What is the relevance of him being an ex-Olympic fencer?

I thought fencing was decriminalised in 1967?

I’ve spent most of my adult life in the closet thinking fencing was a sick and twisted deviancy. I was even subject to aversion therapy for fencing in a secret underground gym in 1964.

Children should be taught that fencers are people too, and that it shouldn’t matter if consenting adults fence in private.

I’m just looking forward to the day when fencers can marry other fencers.

Shame on the DM for being so anti-fencist.

Facetious pedant

>I thought fencing was decriminalised in 1967?
Last time I checked, handling stolen goods was still a crime.

Female lawyer

Openly gay used as an insult is obviously completely disgusting. I can’t help but be amused by the pejorative use of the description “ex-Olympic fencer” though.


How dare he (once?) have been an accomplished athlete who presumed to be good enough to represent his country AND then boycott the Olympics for military aggression. Outrageous!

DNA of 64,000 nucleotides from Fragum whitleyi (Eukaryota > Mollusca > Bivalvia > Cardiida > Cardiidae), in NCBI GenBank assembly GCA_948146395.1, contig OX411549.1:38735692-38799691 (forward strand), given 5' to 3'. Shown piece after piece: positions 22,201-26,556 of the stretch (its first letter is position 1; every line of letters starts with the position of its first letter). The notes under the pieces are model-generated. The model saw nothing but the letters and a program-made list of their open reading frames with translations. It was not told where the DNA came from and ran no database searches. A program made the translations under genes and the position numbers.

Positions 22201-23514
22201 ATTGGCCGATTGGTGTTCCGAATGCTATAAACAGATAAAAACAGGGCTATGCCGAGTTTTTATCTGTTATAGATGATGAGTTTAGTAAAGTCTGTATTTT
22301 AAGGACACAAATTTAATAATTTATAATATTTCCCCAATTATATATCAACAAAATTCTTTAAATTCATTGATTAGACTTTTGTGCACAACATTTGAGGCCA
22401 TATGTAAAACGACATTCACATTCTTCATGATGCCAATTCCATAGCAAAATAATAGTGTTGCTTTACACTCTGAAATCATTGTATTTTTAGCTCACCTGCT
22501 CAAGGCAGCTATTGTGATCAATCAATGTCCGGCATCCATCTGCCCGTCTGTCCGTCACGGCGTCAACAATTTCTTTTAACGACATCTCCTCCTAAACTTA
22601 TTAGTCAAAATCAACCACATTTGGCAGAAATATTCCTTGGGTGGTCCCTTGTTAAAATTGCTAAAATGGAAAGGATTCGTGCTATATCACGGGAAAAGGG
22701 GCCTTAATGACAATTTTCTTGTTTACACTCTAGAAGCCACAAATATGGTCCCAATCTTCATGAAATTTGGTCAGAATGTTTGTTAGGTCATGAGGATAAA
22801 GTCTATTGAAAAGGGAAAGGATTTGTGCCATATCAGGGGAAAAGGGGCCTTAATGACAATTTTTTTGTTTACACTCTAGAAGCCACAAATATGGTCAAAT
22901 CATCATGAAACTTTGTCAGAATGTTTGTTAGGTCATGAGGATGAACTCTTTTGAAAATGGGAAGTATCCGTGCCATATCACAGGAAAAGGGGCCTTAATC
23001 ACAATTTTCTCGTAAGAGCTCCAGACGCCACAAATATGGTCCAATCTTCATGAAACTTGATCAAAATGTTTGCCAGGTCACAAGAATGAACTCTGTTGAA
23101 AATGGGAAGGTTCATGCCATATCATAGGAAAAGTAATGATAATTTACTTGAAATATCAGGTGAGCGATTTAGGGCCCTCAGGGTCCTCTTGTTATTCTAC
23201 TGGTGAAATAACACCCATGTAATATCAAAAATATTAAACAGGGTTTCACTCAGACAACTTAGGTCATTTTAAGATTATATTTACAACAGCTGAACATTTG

“Caoilfhionn Gallagher, a Doughty Street barrister” – how the bloody hell do you pronounce her forename?!

Simka Dablitz.

Why is everyone so emotional about leaving or remaining. And what’s wrong with taking it up the ass?

Cecil the Poof

It hurts!

Never was the phrase “it is better to give than to receive” more true.


I’ve yet to meet anyone who actually enjoys being on the receiving end…


For the fool looking forward to “Remoaners eating humble pie” – do you have anything to do with, or any understanding of UK Law? Seriously?! That you have clearly failed to understand the basic question of law before these High Court judges suggests not. Back in your box 🙄


The reaction to this judgment and the inability of those criticising the judges demonstrates the danger of leaving important decisions such as whether to remain in the EU or leave to the thickos.

What happened yesterday was that British judges ruled on how domestic law should be administered, which is what Brexiters want.

Wake up thickos.

Simka Dablitz.

Chaoilfhionn means ‘cool fence’ which is a way pervy way of doing fudge fencing with ice cubes.
Summer can you splaine me the Basic law Q’s before or behind the judges, but keep it simples please?


From the Daily Telegraph: